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After lunch, we continued south to Melrose – a quaint border village nestled along the banks of the River Tweed and home to the beautiful and almost complete ruins of Melrose Abbey – a Gothic-style abbey founded in 1136 by Cistercian monks.

P1060432Melrose Abbey from the west.

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The south transept window.

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Up the spiral staircase to the observation deck.

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A roof level view.

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Walking on the extensive grounds of the Abbey.

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A beautiful view of the Abbey from the south.

Once back on the road, we continued south but had to make a quick stop at the scenic overview between the border of Scotland and England.

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David on the Scottish side of the border saying …so long for the present!

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Me on the other side of the border saying…hello England!!

With the fatigue of traveling beginning to take it’s toll on us, I was glad when we finally arrived at our destination.

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Carraw Bed & Breakfast – our home for the next two nights!

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We stayed in the Vindolanda Room – named after the Roman Fort built along Hadrian’s Wall almost 2000 years ago! The room had once been part of the original stone barn built many years before – notice the rugged stone wall behind the bed.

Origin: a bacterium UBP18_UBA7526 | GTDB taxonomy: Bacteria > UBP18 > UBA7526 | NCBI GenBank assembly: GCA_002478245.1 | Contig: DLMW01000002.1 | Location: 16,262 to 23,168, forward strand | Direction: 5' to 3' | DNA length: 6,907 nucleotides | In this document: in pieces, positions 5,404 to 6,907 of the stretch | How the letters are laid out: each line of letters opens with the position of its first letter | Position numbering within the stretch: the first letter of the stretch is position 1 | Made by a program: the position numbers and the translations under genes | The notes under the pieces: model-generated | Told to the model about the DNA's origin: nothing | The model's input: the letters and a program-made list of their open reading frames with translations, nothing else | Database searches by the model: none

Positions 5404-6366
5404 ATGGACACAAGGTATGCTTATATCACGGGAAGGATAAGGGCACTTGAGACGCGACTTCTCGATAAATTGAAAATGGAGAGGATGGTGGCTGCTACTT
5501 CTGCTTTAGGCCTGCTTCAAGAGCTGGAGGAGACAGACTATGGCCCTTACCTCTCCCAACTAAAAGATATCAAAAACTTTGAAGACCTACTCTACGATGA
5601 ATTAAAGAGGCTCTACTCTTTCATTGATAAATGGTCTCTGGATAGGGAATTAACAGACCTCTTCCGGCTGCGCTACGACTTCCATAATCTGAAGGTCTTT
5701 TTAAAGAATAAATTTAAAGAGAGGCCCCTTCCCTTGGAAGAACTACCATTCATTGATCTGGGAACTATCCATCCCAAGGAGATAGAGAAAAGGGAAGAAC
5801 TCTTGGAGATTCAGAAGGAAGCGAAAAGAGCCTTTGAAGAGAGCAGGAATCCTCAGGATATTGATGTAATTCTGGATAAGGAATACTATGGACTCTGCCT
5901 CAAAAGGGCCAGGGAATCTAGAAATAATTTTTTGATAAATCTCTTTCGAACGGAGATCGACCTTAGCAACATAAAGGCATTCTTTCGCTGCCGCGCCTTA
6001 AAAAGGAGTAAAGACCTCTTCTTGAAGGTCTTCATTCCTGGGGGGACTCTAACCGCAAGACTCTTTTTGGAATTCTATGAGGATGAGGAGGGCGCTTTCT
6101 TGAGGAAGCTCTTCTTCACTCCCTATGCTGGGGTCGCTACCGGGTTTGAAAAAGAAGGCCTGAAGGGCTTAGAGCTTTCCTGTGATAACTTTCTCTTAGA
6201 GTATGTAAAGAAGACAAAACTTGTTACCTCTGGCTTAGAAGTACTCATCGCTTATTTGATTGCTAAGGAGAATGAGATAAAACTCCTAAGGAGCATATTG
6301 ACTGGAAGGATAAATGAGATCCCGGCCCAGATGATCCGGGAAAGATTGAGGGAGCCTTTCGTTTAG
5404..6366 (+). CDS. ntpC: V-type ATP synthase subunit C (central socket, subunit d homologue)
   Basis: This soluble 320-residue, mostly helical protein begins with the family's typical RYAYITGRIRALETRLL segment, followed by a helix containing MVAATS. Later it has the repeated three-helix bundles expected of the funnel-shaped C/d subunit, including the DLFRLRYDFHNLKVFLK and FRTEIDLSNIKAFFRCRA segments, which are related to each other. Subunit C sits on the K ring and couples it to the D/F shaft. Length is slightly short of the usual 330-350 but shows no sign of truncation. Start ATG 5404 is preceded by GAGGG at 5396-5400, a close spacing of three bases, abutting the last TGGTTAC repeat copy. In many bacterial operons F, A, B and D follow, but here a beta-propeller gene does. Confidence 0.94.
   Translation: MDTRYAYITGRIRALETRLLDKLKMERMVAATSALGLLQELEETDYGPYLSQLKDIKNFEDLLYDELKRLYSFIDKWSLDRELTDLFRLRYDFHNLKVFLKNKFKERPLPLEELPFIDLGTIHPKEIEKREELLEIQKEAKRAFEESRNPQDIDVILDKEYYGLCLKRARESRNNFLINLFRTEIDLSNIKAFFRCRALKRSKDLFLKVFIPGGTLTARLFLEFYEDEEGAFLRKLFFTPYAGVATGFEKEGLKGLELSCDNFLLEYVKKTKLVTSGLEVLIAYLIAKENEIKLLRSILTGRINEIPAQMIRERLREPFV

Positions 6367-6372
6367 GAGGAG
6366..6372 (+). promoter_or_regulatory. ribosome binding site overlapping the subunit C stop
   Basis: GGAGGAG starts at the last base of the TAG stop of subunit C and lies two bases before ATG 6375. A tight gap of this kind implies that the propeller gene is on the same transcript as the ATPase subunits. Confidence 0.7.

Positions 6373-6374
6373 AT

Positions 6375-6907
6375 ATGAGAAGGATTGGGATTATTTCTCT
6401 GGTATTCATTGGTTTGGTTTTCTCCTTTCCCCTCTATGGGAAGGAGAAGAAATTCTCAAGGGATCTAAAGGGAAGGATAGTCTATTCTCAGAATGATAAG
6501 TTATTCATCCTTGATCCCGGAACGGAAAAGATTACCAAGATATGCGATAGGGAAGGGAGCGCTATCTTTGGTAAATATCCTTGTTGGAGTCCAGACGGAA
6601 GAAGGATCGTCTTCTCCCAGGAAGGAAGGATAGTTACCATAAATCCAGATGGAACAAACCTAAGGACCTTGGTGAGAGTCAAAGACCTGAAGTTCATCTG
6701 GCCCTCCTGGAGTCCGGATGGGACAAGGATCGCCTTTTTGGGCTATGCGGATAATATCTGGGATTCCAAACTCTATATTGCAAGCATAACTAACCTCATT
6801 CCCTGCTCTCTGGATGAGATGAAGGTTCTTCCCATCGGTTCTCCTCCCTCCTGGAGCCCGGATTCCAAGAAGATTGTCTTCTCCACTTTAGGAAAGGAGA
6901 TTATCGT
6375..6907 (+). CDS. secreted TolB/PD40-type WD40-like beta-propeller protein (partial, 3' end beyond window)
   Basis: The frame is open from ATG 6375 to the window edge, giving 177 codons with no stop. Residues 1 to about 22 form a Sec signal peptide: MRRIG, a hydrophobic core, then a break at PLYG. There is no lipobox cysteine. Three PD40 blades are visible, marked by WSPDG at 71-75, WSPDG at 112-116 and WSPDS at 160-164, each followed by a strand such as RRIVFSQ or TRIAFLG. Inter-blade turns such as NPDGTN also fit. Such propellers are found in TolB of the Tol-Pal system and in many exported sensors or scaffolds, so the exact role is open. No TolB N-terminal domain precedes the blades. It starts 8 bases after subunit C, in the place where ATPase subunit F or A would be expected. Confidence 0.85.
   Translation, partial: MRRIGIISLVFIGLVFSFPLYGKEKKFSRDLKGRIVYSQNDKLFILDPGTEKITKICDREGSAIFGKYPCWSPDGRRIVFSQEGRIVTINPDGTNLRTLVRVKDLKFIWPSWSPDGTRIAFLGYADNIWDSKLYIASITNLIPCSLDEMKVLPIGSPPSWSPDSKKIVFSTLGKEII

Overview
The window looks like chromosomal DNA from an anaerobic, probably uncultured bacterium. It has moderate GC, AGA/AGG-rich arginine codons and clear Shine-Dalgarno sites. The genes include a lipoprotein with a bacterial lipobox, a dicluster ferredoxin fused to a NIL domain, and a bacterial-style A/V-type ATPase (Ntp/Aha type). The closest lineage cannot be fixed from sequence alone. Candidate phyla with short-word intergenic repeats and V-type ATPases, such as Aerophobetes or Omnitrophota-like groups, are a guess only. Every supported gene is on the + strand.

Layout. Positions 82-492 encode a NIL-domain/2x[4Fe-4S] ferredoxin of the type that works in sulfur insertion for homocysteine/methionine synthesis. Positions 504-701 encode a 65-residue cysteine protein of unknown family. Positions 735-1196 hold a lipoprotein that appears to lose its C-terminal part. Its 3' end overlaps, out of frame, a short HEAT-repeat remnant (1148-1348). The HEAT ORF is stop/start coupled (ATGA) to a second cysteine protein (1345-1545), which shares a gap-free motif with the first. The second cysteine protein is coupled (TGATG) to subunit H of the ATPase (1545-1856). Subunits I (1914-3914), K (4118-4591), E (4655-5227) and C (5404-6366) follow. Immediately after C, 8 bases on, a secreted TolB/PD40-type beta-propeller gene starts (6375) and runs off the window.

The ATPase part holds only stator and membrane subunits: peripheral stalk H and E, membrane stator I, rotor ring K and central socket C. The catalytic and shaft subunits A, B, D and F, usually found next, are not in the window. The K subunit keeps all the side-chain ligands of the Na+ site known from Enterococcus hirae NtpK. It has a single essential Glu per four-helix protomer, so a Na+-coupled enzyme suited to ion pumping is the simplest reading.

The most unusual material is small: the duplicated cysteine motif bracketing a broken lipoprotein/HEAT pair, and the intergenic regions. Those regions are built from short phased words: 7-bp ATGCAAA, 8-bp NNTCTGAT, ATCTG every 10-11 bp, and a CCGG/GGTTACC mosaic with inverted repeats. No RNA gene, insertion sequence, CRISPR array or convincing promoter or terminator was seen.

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I fell in love with the old wooden beams above our heads!

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And the view from our bedroom window was nothing short of spectacular!

We went to bed that night wondering what amazing sights tomorrow would bring.

TO BE CONTINUED…..

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The Happy Wanderer(s)

I love to go a-wandering,
Along the mountain track,
And as I go, I love to sing,
My knapsack on my back.

Chorus:
Val-deri,Val-dera,
Val-deri,
Val-dera-ha-ha-ha-ha-ha
Val-deri,Val-dera.
My knapsack on my back.

I love to wander by the stream
That dances in the sun,
So joyously it calls to me,
“Come! Join my happy song!”

I wave my hat to all I meet,
And they wave back to me,
And blackbirds call so loud and sweet
From ev’ry green wood tree.

High overhead, the skylarks wing,
They never rest at home
But just like me, they love to sing,
As o’er the world we roam.

Oh, may I go a-wandering
Until the day I die!
Oh, may I always laugh and sing,
Beneath God’s clear blue sky.

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 When I was just a little girl, my Gramma Rose taught me this song – The Happy Wanderer. Well, not just me.  She taught the song to all of us Weinberg kids – a brood of seven wild and rambunctious children with enough energy to run a small factory! You see, Gramma Rose had spent more than a third of her life as a Girl Scout leader and in her 30+ years of scouting, she’d acquired quite a selection of tunes, all of which she lovingly taught to her grandchildren, providing us with a musical heritage, so to speak.